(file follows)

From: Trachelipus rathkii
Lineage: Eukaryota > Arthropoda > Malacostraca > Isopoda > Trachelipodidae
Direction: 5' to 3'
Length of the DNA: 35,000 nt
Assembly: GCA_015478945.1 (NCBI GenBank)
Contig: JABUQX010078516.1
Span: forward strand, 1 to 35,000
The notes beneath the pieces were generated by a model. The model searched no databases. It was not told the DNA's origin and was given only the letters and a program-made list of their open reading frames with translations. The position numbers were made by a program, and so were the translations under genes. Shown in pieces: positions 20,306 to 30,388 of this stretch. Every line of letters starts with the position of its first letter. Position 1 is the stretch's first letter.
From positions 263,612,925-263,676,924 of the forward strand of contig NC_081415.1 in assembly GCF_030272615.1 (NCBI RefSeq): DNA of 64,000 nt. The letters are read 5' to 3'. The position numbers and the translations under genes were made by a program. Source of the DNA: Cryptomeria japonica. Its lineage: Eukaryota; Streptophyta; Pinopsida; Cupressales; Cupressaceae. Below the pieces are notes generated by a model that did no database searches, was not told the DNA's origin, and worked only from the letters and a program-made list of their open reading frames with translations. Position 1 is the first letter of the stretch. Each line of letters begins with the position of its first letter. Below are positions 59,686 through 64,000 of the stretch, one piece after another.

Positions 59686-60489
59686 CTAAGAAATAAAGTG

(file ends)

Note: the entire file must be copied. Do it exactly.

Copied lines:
From: Trachelipus rathkii
Lineage: Eukaryota > Arthropoda > Malacostraca > Isopoda > Trachelipodidae
Direction: 5' to 3'
Length of the DNA: 35,000 nt
Assembly: GCA_015478945.1 (NCBI GenBank)
Contig: JABUQX010078516.1
Span: forward strand, 1 to 35,000
The notes beneath the pieces were generated by a model. The model searched no databases. It was not told the DNA's origin and was given only the letters and a program-made list of their open reading frames with translations. The position numbers were made by a program, and so were the translations under genes. Shown in pieces: positions 20,306 to 30,388 of this stretch. Every line of letters starts with the position of its first letter. Position 1 is the stretch's first letter.
From positions 263,612,925-263,676,924 of the forward strand of contig NC_081415.1 in assembly GCF_030272615.1 (NCBI RefSeq): DNA of 64,000 nt. The letters are read 5' to 3'. The position numbers and the translations under genes were made by a program. Source of the DNA: Cryptomeria japonica. Its lineage: Eukaryota; Streptophyta; Pinopsida; Cupressales; Cupressaceae. Below the pieces are notes generated by a model that did no database searches, was not told the DNA's origin, and worked only from the letters and a program-made list of their open reading frames with translations. Position 1 is the first letter of the stretch. Each line of letters begins with the position of its first letter. Below are positions 59,686 through 64,000 of the stretch, one piece after another.

Positions 59686-60489
59686 CTAAGAAATAAAGTG